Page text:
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Mike Frizzell and his wife stand in a wooded area with their four children.
Texas A&M University former student Mike Frizzell '04 and his family. | Image: Courtesy of Mike Frizzell.

Mike Frizzell ’04, former student in the Department of Computer Science and Engineering at Texas A&M University, is chief technology officer of the Aggie 100’s No. 1, fastest-growing Aggie owned business, Albers Aerospace. 

Albers Aerospace engineering firm specializes in defense related applications.

Frizzell explains, “We are an action-oriented engineering firm that supports our customers throughout the life cycle of their systems. From up-front requirement analysis, rapid prototype development, automated test and evaluation, through production and operations support. Our innovative technology division is moving the needle in corrosion prevention with some laser tech and we’re building a platform for the air mobility space. As I tell my kids, ‘Daddy’s working on a flying car.’” 

Frizzell’s job in particular as chief technology officer gives him oversight of internal research and development projects at Albers Aerospace. This includes laser texturing technology, advanced teaming (collaboration between manned and unmanned aircraft), and Vortex, their vertical take-off and landing concept in the urban air mobility marketplace with military and commercial applications.

“I work with the technology team to come up with a plan for next year’s investment to present to our executives. I also serve as quality control on program technical deliverables. I’m charged with recruiting, development and retention for our engineers. We are building and implementing a curriculum for developing systems engineers in our ranks. We train, coach and mentor aerospace, mechanical or electrical engineers and make them a systems engineer,” he said.

The road to success for Frizzell was a winding one. One thing he always knew, however, was that he was going to be an Aggie. He was able to go to student bonfire while he was still in high school, and was encouraged by his father, a Texas Instruments engineer at the time, to investigate computer and electrical engineering. By the time he was applying to colleges, Frizzell was convinced that there was no need to apply to any other universities. Texas A&M was where he needed to be.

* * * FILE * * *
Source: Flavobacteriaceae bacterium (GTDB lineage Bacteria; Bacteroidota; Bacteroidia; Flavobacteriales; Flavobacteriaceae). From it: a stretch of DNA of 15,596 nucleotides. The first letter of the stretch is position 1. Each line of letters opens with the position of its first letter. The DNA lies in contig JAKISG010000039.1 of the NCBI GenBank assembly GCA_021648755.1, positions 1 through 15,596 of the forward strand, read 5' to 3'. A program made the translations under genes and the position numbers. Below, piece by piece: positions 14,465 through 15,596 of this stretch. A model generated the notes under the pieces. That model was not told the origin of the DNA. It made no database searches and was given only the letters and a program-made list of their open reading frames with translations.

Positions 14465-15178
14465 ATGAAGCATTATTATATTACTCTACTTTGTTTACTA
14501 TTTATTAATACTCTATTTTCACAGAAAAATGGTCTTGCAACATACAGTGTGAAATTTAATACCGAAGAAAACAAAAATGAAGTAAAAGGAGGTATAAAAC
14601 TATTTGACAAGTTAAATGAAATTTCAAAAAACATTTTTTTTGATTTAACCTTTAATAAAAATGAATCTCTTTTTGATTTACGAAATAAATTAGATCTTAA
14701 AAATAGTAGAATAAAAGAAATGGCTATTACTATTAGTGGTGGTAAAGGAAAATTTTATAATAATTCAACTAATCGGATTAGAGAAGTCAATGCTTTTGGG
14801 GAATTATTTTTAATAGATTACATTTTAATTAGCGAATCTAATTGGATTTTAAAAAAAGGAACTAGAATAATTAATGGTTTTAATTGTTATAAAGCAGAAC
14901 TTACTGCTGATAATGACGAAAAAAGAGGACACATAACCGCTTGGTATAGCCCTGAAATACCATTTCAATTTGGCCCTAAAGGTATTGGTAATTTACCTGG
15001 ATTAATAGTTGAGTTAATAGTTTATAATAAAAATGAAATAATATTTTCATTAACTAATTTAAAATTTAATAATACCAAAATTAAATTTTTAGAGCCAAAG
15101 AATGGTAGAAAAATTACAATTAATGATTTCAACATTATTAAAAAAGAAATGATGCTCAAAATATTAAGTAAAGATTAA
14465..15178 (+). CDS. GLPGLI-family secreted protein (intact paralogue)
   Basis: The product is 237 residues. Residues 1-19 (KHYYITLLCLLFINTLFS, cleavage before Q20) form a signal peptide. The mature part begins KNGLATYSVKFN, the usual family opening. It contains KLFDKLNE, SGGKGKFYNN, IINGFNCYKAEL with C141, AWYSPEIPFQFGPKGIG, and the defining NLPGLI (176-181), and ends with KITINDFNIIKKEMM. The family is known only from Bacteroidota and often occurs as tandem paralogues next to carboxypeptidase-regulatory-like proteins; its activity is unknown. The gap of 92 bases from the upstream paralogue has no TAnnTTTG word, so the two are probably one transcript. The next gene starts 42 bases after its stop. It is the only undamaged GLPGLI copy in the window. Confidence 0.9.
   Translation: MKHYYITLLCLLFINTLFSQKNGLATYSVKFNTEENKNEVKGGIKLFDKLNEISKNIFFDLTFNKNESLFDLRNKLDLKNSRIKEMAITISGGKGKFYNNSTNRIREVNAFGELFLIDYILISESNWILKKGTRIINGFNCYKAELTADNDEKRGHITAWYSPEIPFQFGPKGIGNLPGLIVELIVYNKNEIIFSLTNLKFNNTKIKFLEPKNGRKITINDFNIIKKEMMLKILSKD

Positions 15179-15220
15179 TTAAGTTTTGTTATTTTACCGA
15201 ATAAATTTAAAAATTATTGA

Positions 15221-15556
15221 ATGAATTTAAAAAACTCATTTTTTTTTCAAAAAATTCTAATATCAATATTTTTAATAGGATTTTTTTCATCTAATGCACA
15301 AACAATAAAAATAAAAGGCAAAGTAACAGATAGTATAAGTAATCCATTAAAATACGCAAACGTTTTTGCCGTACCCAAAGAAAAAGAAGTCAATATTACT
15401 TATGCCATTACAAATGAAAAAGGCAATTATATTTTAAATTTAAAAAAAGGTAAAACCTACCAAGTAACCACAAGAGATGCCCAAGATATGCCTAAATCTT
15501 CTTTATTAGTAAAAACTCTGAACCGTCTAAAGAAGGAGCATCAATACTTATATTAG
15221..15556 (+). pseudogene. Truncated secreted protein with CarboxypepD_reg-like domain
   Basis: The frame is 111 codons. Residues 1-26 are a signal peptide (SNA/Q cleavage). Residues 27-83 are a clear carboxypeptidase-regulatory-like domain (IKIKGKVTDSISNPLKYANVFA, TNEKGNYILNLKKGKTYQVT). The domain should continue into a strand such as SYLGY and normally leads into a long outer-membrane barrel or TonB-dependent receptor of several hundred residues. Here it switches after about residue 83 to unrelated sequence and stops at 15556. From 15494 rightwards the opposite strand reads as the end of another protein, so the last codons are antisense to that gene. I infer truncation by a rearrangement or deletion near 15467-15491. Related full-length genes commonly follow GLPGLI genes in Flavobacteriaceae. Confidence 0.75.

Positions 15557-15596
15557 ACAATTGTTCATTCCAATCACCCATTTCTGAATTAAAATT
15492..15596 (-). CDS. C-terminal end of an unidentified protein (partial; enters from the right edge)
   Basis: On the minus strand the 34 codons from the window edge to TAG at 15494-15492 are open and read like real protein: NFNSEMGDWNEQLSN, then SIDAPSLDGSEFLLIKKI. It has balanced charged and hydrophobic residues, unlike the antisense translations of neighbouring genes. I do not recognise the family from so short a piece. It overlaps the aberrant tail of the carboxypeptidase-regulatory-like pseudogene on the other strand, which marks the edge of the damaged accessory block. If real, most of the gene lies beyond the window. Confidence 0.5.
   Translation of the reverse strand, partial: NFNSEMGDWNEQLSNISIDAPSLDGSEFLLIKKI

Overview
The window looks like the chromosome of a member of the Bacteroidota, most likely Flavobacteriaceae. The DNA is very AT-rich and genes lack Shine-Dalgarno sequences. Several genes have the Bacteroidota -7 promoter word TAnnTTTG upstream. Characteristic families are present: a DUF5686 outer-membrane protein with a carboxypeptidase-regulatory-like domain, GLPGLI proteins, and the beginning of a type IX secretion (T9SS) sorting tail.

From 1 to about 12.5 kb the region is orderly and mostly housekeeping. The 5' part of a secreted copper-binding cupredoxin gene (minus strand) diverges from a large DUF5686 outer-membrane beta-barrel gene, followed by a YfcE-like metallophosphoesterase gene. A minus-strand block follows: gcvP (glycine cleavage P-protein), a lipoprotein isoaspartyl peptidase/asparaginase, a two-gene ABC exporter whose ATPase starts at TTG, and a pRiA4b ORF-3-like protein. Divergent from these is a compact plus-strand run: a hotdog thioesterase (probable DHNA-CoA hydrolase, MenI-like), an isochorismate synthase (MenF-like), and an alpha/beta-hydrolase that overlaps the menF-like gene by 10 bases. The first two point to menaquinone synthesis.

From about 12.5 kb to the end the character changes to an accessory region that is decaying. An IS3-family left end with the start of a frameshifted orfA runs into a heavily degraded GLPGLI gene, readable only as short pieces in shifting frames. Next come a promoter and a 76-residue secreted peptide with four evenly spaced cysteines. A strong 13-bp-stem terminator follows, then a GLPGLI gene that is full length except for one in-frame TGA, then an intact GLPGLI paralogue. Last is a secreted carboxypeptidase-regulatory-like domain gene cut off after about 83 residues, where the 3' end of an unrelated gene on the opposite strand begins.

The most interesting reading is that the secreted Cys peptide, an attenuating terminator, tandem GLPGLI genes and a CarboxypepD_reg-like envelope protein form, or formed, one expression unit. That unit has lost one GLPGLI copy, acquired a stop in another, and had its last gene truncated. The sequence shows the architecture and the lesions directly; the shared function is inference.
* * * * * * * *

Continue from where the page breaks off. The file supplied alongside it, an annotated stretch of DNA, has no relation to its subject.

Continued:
As an Aggie, Frizzell worked hard in his classes. When classes let out for summer and winter breaks, he spent his time at co-ops and internships apprenticing under data professionals and programmers who’d been doing the job for 20 years, gaining valuable insight and experience.

Frizzell was so successful in these internships that he had multiple competitive offers open to him at graduation. He could go on to start his career and continue his education at Johns Hopkins University with the Applied Physics Laboratory or go to work at Raytheon Technologies. He chose Raytheon and stayed there with a brief interlude for a total of 12 years. During that time, he rose to the role of principal systems engineer, no small feat for a decade of work. Frizzell credits his internship experience for fast-tracking him through his entry-level career positions. He also expressed gratitude for his many mentors at Raytheon who guided and shaped his career.

After his time at Raytheon Technologies, Frizzell worked as a director in the nonprofit technology sector, leading web and mobile application development. He later began working as a freelancer one day a week with John Albers ’90 (industrial engineering) and Cliff Aldredge ’04 (computer engineering), who were building a growing engineering company. Two years later, in July of 2021, Frizzell joined Albers at the Albers Aerospace fulltime as their chief technology officer.

He has some advice for young Aggies heading out into the workforce. 

“I encourage all engineers to get out and intern and co-op whenever you can,” he said. “You gain more insight on the job in a few weeks than you could in a semester in the classroom. And when you do get hired on, be humble - find a good engineer who’s been around three years and learn to be them. Contribute like them. Know what they know. When you can add value like them, you’ll be worth their paycheck.”

Lastly, Frizzell gives his thoughts on leadership.

“The biggest truth I’ve found about leadership is you have to care about people to be a leader,” he said. “You have to show empathy and then you have to be smart enough to put on your management hat, understand their skills and passion, and figure out how to best utilize your team so that together you can excel.”

Albers Aerospace

Albers Aerospace is a family of companies managing a diversified portfolio in information technology, aerospace, government and manufacturing services. They are led by a service-disabled veteran. The leadership team has backgrounds in various industries. They work directly for the government and with major prime contractors like Leidos, General Electric, Northrop Grumman, and Raytheon in multidisciplinary engineering projects.